Saudi Arabia on Saturday led Gulf states in condemning the gun and bomb attacks that have left more than 120 people dead in Paris.
"I wanted to express our condolences to the government and people of France for the heinous terrorist attacks that took place yesterday which are in violation and contravention of all ethics, morals and religions," Saudi Foreign Minister Adel al-Jubeir said.
The president of the United Arab Emirates, Sheikh Khalifa bin Zayed Al-Nahyan, also condemned Friday night's attacks as "heinous crimes" and said that the UAE would "spare no effort... to fight terrorism in all its forms," state news agency WAM reported.
The Islamic State militant group claimed the attacks in a statement posted online Saturday.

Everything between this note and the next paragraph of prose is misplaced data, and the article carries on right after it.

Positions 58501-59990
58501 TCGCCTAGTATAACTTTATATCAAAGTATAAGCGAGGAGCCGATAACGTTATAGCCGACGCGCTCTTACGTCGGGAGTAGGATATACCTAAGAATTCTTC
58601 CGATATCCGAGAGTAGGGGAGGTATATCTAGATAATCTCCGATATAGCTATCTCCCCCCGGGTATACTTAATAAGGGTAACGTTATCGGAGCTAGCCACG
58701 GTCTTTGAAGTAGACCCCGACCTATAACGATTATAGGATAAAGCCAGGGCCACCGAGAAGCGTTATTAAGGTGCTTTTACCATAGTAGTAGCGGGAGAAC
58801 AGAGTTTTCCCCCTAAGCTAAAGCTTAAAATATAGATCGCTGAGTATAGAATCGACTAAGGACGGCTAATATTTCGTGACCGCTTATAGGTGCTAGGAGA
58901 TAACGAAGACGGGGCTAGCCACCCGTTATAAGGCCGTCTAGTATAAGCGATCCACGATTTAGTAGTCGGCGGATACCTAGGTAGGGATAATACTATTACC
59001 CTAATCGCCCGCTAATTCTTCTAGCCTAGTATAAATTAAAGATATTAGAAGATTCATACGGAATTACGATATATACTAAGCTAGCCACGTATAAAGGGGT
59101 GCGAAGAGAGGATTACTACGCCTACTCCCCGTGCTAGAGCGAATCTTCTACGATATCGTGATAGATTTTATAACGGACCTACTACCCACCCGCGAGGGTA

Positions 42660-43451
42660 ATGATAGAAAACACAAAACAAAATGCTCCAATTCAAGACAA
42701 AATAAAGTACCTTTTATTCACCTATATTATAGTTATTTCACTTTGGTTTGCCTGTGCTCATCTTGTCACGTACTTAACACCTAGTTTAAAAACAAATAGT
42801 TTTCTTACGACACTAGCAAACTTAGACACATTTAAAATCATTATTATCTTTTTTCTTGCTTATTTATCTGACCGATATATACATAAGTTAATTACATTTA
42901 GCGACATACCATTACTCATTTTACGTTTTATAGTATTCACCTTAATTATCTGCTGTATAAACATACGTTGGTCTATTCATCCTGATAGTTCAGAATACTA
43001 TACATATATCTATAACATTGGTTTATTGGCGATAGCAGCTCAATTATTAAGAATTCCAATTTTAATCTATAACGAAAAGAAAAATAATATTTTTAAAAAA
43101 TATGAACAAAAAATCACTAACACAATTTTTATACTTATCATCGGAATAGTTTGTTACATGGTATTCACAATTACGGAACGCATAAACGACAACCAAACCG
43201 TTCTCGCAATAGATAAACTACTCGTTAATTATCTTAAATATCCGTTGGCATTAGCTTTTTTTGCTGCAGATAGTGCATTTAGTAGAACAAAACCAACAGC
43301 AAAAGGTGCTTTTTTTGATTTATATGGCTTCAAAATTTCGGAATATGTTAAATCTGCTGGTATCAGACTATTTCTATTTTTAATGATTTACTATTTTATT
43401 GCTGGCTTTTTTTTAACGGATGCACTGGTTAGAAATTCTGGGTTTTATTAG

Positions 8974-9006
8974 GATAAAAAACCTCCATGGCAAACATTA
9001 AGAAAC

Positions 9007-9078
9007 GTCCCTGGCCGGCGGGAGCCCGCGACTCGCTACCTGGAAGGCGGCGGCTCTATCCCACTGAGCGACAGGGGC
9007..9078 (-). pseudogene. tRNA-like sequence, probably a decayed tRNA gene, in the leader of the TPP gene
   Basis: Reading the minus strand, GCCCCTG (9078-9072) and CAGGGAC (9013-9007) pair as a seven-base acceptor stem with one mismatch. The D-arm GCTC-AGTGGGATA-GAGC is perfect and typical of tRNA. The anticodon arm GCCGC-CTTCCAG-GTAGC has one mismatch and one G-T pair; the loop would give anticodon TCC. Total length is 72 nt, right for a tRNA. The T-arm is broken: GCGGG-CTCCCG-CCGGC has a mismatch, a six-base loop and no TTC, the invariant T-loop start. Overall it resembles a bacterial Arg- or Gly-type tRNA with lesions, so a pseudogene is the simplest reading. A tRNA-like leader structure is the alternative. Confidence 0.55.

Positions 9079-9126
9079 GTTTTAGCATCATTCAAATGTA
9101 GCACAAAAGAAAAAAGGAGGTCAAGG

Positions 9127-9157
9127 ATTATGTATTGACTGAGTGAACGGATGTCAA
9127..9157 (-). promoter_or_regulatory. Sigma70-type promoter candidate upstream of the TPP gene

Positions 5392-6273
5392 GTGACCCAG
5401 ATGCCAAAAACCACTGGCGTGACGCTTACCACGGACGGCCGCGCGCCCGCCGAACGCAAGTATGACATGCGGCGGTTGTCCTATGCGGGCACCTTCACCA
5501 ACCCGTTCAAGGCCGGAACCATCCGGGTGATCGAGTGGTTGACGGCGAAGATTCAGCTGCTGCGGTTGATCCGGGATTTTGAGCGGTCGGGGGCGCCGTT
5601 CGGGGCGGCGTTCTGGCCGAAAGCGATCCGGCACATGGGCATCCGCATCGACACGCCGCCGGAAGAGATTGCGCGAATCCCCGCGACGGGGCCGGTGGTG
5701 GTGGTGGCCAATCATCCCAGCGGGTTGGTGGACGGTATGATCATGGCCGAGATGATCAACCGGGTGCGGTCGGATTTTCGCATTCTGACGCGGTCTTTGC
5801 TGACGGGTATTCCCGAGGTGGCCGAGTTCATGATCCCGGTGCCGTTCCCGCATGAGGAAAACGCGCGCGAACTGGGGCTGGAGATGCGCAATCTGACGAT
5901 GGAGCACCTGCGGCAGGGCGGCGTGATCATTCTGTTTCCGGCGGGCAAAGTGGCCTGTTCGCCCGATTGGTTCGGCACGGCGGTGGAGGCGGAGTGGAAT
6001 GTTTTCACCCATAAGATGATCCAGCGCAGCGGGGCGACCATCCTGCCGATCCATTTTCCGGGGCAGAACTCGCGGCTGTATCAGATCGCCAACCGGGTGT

The Qatari foreign ministry condemned the "armed attacks and bombings" in a statement cited by official agency QNA, saying they "contradict with all moral and humanitarian principles and values".
There were also condemnations from Bahrain and Kuwait, and from Abdellatif Zayani, the head of the six-nation Gulf Cooperation Council (GCC) which also includes Oman.
The Saudi foreign minister made his remarks in Vienna where he is attending international talks aimed at finding a solution to end the four year war in Syria, where IS holds swathes of territory.
Since September last year, French warplanes based at Al-Dhafra airbase near Abu Dhabi have been flying missions targeting IS in Iraq.
France extended its attacks on ISIS to Syria in September this year.